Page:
Ireland Slows Down The Regulation Process in Order to Fine Tune iGaming Legislation ModelPublished October 3, 2020 by Lee R
Concerns of spikes in betting and addiction have led to a push-back for the launch of Ireland's regulation.
Ireland is experiencing new regulation delays.
The Official Announcement
The discovery comes in the form of the announcement of the delay by Ireland’s Minister for Justice Helen McEntee, who has pushed back the launch of the country’s overhauled gambling regulatory framework until at least 2021.
The Current Legislation
The Ireland Gaming and Lotteries Bill was signed into law December 2019 to address the entire range of gambling product to be available to the country, and is set to deliver a comprehensive set of updated measures that includes limits on gaming machines and maximum prizes.
The revamped legislation was due at some point this year according to Minister of State David Stanton, until the Justice Department notified lawmakers and the government of the need for more time to complete development and launch Ireland's new regulatory framework.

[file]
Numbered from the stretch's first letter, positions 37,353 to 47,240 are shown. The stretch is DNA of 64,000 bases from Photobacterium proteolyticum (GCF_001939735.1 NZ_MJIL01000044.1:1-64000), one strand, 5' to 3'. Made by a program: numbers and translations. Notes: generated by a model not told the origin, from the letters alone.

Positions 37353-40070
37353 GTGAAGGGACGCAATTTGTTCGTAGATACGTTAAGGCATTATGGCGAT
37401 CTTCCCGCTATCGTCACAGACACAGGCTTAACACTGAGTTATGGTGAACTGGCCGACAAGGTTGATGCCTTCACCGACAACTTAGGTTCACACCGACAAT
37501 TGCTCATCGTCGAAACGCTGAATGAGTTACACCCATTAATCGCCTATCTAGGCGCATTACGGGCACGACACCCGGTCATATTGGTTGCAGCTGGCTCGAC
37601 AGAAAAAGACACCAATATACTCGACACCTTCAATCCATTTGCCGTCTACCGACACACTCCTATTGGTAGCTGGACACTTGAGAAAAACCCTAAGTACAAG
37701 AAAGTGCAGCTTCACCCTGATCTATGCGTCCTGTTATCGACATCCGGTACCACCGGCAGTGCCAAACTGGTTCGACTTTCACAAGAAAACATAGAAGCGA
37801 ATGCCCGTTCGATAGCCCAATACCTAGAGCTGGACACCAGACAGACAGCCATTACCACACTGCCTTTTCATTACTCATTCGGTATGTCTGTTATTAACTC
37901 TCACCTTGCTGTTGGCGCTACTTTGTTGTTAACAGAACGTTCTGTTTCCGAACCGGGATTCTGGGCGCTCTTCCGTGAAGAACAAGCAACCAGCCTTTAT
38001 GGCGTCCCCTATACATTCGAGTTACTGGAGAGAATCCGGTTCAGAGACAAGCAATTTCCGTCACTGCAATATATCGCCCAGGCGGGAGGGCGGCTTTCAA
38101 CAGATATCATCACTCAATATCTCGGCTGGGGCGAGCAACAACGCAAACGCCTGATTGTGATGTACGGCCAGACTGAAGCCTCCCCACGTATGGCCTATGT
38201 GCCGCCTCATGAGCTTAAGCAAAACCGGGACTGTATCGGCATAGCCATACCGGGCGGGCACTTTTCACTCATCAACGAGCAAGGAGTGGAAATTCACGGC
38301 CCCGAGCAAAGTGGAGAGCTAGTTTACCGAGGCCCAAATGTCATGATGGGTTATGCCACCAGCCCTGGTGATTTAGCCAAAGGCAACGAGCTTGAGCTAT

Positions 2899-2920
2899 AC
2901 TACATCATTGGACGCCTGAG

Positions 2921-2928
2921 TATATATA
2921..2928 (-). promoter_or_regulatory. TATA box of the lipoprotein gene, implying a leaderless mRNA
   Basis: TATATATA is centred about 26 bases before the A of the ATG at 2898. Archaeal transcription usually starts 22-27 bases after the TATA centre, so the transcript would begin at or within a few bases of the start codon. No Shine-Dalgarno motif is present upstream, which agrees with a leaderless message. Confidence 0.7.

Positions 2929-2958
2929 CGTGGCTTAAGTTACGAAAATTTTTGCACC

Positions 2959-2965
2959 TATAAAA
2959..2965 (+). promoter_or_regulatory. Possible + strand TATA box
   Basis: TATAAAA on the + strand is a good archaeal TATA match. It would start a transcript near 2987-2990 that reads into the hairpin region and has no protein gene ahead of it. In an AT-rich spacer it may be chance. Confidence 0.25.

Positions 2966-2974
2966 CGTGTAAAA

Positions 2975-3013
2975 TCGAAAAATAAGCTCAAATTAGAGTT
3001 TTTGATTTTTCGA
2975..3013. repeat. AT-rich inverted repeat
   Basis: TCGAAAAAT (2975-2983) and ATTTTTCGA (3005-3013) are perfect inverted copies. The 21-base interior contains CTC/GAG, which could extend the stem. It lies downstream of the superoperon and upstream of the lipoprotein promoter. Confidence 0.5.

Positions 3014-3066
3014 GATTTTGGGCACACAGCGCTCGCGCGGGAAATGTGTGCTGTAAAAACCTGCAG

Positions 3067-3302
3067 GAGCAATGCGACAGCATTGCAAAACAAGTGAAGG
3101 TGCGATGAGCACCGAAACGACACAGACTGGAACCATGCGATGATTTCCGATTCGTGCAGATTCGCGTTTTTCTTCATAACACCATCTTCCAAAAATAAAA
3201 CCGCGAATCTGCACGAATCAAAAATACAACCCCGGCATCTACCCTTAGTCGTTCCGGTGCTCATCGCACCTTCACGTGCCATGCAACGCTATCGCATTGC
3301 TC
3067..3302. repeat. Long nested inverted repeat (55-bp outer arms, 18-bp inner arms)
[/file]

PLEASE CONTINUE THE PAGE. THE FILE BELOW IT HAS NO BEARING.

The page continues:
Spikes in Betting
Ireland reports indicate a surge in online betting across the country, bringing with that wave commensurate fears of spikes addiction.
Application of New Regulations
The new bill's broader scope seeks to regulate public safety and consumer well-being, and applies to both land-based and online gambling activities; gambling advertising; and gambling websites.
Justice Minister Speaks
McEntee explained the goals of the program to contextualise the announcement of delay, saying:
“The Program for Government gives a clear commitment to establish a gambling regulator focused on public safety and well-being, covering gambling online and in person, and the powers to regulate advertising, gambling websites and apps.”
Slowing to Optimize
McEntee insists the government is committed to an effective model, but new challenges arose in that model's formulation, and the process has been deliberated further to provide regulators with the opportunity to deal with these challenges adequately.
Ireland remains a key piece of the greater UK ecosystem, and the need for Ireland to show it's own effective regulation modeling procedure is a key to retaining a more powerful, lucrative, and compliant market across the entire region.